From the Miscellaneous Journal, 1963:

Bob N. taught me how to study. He never knew that before, but now it is out. I
made it through the first eight grades without really knowing gow to pound information
down between my ears and make it stick there. Bob taught me this invaluable lesson in
the Audio / Visual equipment room, located under the stairs to the girls' locker room at
Breezy Springs High School.

Being Audio / Visual geeks had its advantages: it got us out of several study halls every
week; it let us play with the complex and wonderful movie projectors; we got to see
nearly all the movies shown in the school.

The only movies we weren't allowed to watch were the ones shown to the girls' gym
classes. For those, we set up the projection screen, threaded the film, and showed the
coach which switches to throw. Then our instructions were to "Get out, stay out, and
don't let me catch you standing near the door." It was as if we were some not-quite-
sufficiently housebroken animals whose presence in the school was merely tolerated for
the sake of making the equipment work. I never had any real hankerin' to know what
those flicks were about, and I sure as hell don't want to know now.

The day I learned how to study, Bob and I walked into the AV room and thumped our
chemistry books down on the desk. We had no movies or filmstrips to show that day, so
we could spend our time doing homework, or skylarking, or trying to figure out how to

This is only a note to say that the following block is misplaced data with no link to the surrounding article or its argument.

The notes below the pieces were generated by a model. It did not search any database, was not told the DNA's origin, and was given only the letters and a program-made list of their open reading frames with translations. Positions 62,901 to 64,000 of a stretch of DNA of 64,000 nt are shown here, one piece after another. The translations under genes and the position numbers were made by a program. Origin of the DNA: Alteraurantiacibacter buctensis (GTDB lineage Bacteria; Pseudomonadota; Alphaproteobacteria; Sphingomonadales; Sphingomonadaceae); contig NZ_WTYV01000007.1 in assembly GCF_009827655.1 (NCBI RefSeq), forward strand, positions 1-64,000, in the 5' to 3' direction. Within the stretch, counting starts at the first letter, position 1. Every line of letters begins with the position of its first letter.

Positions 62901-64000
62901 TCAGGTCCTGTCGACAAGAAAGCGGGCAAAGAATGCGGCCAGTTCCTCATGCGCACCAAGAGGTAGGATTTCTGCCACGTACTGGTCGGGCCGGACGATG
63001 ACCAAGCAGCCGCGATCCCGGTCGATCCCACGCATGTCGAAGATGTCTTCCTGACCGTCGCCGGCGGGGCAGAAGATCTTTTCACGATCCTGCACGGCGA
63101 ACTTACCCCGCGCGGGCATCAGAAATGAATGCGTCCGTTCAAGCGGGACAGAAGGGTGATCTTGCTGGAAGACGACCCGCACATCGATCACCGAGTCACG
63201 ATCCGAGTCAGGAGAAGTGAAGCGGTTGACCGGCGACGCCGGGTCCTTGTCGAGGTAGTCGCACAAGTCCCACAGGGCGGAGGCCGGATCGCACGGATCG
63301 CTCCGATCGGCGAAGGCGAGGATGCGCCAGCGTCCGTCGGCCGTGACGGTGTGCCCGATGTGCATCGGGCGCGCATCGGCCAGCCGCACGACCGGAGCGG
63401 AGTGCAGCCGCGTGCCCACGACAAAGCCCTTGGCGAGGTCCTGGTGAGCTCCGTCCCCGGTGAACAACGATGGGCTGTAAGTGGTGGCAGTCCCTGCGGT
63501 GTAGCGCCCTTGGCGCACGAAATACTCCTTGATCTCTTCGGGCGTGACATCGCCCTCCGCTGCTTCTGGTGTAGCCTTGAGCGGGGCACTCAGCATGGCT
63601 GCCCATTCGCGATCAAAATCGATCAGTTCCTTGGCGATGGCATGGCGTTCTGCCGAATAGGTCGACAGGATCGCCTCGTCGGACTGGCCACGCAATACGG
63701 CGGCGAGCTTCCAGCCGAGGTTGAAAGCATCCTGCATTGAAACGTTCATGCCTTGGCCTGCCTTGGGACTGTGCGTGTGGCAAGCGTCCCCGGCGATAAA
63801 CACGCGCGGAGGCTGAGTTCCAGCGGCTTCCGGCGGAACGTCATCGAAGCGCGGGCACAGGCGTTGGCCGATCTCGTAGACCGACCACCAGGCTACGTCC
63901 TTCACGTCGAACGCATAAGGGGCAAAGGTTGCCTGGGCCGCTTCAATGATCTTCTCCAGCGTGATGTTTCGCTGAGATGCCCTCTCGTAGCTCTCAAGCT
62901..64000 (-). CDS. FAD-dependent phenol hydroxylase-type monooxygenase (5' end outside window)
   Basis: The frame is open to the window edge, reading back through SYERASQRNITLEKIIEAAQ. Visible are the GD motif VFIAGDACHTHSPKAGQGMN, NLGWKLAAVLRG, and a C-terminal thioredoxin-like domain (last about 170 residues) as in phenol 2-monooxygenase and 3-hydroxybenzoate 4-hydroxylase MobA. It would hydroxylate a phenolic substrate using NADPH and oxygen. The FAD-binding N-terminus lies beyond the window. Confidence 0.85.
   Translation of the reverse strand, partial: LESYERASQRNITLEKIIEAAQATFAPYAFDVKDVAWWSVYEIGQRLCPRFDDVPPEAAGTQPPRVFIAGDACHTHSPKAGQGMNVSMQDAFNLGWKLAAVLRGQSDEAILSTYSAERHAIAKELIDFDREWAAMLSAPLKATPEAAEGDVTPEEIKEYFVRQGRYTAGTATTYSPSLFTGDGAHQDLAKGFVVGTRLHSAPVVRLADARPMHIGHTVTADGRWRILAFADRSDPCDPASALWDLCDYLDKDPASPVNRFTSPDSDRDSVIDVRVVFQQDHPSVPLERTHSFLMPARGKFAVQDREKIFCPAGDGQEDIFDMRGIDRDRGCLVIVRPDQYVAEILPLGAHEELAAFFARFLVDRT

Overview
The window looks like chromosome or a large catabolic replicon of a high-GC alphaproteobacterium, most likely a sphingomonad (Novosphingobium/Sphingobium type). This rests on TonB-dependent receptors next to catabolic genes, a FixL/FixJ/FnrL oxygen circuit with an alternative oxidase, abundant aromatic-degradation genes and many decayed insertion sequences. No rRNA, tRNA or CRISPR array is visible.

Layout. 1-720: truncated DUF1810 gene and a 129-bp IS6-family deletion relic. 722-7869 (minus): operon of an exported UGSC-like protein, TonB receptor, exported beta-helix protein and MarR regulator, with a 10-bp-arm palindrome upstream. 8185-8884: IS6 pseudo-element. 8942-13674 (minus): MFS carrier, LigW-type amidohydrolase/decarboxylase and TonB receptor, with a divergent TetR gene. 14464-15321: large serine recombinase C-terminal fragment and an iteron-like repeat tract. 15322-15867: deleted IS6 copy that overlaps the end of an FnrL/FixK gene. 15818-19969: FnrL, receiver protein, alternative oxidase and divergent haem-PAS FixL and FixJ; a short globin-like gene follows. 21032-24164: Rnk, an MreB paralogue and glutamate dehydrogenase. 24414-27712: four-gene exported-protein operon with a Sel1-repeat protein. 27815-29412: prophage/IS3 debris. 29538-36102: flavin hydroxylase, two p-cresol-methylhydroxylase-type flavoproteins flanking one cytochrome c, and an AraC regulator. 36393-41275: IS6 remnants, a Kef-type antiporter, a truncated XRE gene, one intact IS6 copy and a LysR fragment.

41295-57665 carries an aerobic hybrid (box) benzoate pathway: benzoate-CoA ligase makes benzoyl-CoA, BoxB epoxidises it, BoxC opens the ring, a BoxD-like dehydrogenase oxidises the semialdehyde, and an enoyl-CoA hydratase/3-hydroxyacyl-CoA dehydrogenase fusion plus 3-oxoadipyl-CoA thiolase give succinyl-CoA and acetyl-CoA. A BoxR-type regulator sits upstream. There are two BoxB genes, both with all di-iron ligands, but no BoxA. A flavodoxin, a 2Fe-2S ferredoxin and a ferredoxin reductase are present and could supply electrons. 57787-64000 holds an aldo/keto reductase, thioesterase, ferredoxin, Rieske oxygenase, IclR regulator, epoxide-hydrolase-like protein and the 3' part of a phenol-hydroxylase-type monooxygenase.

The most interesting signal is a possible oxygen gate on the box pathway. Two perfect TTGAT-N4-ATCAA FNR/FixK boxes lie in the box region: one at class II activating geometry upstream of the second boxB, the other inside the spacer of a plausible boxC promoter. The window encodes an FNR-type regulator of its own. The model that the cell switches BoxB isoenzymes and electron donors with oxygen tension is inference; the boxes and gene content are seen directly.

plant a mirror at the base of those steps without getting caught.

Bob said, "Wow! That is gonna be one tough assignment to finish by Friday!"

"Huh? What assignment is that?" I asked.

"The one Mr. Leiby gave us. We have to memorize the first twenty elements on the
periodic table in order of atomic number."

"Oh, he didn't really mean that," I said. "That is just crazy."

Bob said, "Aaaaaah . . . hydrogen . . . helium . . . what's next?"

"It's lithium - lithium for the rocks in a chemistry teacher's head. You're not actually
gonna memorize all that are you?"

"That helps. Hydrogen, helium, lithium, beryllium, . . . aaah, jeeeze! What's the next

"It's boron! Rhymes with moron, which is what our chemistry teacher aspires to be. It's in
the borax that the Twenty Mule Team schleps out of Death Valley.

"|Good one," Bob said, "Hydrogen, helium, lithium, beryllium, boron. Hey we got five of
'em allready! We're a quarter of the way there!"

"We? Did you say 'We'? Include me out. I am not into this cockamaimy project.
Chemists don't memorize the periodic table; there's one hanging from the wall of every
lab in the world. All you gotta do is look up and see the thing."

"Well, look up and see what comes after boron."

"What comes after boron is hemorrhoidium! It is better known as carbon. (Jeeze, da
noive of some people) Carbon, like in the charcoal you make black powder with, which is
almost as black as the soul of a chemistry teacher."

And so it went. When the deadline came, Bob had the list pretty solid. Me? I could just
barely get it right if I was having a good day.

This was the first time I had ever seen anybody sit down and just grind something into
his brain. I am grateful for the lesson, although I have always tried to use it as sparingly
as possible.

Abstractor of the Quintessence
Order of the Digital Grail